In their 12-year career, Oasis has never shied away from playing historical shows and venues. However, last night Manchester’s Finest took to the stage of New York’s Madison Square Garden, shockingly, for the first time.
To be fair, it’s been nearly a decade since the band’s mid-90s heyday and even many stateside loyalists, myself included, were silently pondering how the gig would play out given the less-than-stellar sales of the britpoppers last three albums in the US.
However, any questions as to whether or not this night would go down as a “W” for Our Kid and Co. were quickly lost when the boys took the stage after the opening instrumental “F***in’ In The Bushes” amid the roar of a thunderous sold out crowd that included Warner Music Group head honcho, Lyor Cohen (and yes, we saw you leave after the second song. You missed out!).
If openers Jet got the arena hyped with their pod-tastic hit “Are You Gonna Be My Girl,” then the Gallaghers made them positively manic, opening boldly with three straight numbers from their extraordinary new album Don’t Believe The Truth, “Turn Up The Sun,” “Lyla” and “Love Like A Bomb.” Liam Gallagher, decked out in a snazzy pinstriped blazer and requisite sunglasses, kept his infamous temper in check, graciously applauding the crowd and announcing song titles from the very start. After the first trio of tunes, long-time fans were treated to the punky live favorite “Bring It On Down” from Definitely Maybe. But, the alert system was raised from “manic” to “mental” when Noel Gallagher picked the familiar opening riff of “Morning Glory”, the title track of the group’s biggest-selling album in America (What’s The Story) Morning Glory? 16,000 strong were doing their damnedest to drown out the younger Gallagher’s trademark sneer, resulting in some truly incredible vibes of rock greatness.
From there, the energy level rarely dipped as they immediately plunged into “Cigarettes and Alcohol” and then slowed the pace with the Noel-sung numbers “The Importance Of Being Idle” and “Little By Little.” “A Bell Will Ring” displayed new drummer Zak Starkey’s prowess on the skins as he shredded through the choppy beat of the Revolver-esque, Gem Archer-penned tune. The band then pulled off an inspired back-to-back pairing of “Live Forever” and “The Meaning Of Soul” played straight through that was only monetarily endangered by Liam’s threatening gestures to an anonymous sound technician posted sidestage. While the problem was never resolved, with Liam’s vocals and Noel’s guitar lying a bit low in the mix for the duration of the night, the energy of the venue more than compensated. Closing the regular set full strength with “Mucky Fingers,” “Champagne Supernova” and “Rock N Roll Star,” the fab four plus one exited stage right; leaving the crowd to stew in frenzied anticipation of the inevitable encore.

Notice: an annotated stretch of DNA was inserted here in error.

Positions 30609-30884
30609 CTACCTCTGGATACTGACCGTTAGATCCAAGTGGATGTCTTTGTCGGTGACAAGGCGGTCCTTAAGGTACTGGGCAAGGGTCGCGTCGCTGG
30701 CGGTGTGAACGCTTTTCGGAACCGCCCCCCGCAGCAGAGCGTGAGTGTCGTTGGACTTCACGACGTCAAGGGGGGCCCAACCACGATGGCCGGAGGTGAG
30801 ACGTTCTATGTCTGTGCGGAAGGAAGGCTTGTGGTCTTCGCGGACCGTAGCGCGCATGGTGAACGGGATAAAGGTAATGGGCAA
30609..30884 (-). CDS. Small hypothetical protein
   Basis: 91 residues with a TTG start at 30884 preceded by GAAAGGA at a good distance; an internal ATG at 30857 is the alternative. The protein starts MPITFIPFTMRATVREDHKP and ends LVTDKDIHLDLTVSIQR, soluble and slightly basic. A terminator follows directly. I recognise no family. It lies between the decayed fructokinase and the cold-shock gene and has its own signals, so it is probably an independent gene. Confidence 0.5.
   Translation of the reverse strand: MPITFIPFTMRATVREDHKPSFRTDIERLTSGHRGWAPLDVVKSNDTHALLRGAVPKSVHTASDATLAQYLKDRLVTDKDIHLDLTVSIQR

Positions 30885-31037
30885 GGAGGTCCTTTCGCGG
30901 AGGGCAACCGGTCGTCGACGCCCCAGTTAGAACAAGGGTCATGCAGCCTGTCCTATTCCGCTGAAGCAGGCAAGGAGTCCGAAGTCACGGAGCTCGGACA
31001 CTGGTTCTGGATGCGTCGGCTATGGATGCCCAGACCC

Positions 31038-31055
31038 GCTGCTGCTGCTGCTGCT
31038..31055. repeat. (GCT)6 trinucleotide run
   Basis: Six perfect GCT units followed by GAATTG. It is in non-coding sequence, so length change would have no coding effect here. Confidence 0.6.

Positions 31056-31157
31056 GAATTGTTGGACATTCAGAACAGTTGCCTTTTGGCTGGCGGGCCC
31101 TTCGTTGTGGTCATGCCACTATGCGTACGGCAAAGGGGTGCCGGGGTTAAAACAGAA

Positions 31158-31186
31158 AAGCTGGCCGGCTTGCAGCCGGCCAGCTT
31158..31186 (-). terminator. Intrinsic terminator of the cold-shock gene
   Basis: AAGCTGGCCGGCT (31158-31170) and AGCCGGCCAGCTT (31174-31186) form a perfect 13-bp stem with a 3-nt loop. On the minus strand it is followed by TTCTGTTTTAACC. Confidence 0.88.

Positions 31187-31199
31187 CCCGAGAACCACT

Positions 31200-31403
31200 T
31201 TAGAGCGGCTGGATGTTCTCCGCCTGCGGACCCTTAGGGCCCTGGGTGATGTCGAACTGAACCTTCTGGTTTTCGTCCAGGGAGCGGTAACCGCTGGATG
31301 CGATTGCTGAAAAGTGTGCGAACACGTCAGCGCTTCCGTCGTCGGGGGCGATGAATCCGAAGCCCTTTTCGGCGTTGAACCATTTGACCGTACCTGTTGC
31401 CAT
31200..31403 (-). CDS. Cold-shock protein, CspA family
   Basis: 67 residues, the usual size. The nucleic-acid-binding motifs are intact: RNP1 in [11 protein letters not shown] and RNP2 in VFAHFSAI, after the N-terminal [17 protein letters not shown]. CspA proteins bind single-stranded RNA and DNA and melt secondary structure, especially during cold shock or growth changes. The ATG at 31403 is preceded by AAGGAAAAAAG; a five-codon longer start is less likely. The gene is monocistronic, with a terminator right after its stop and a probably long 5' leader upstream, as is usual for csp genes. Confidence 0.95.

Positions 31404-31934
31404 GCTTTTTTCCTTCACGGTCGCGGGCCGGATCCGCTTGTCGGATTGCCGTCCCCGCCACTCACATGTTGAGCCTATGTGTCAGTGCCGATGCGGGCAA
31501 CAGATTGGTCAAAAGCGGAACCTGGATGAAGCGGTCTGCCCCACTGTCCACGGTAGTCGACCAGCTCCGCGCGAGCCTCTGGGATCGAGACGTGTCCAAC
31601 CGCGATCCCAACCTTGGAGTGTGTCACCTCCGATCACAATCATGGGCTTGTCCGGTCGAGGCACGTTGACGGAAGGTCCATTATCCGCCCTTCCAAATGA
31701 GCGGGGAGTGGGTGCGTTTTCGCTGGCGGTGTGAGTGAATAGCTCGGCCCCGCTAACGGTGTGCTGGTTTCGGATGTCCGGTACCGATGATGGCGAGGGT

Upon returning to the stage, bassist Andy Bell took a seat behind an organ adorned with the group’s Big Brother label logo as they launched into the curveball opener “Songbird” from 2002’s Heathen Chemistry. Then, in what can only be described as an explosion, the crowd shrieked with hysterical zeal after Noel played the four chords that sold 10 million records. The song was “Wonderwall.” Played electric, it was huge. Still awe-inspiring and, yeah, let’s say it, a God-like piece of music. Whatever was left of the audience’s vocals chords then went into singing along full volume to the chorus of “Don’t Look Back In Anger” before the show closing cover of The Who’s “My Generation,” complete with Ox-worthy, monster bass from Bell.
While the band remained physically self-restrained and reserved throughout the evening, (save Liam, who exchanged banter with the first five rows throughout the night. At one point, he even seemed to be asking for opinions on his hair.) it was Noel that was the most conspicuously non-engaging. Though we must forgive him if, as rumors suggest, he is actually battling a nasty throat infection. (Speaking of rumors, a little birdie told us that two girls looking suspiciously Mary-Kate and Ashley Olsen were spotted getting nice and plastered backstage. WTF?!).
Still, for a band that is supposedly years past their prime, the bothers Gallagher and their bandmates proved once again Wednesday night that they are nothing less than the swaggering, living, breathing keepers of the spirit of true rock n’ roll.
The band may not want us to believe the truth, but the truth is last night Oasis made Madison Square Garden believe that they are still one of the best bands in the world, album sales be damned.
Source: Joseph Wilkes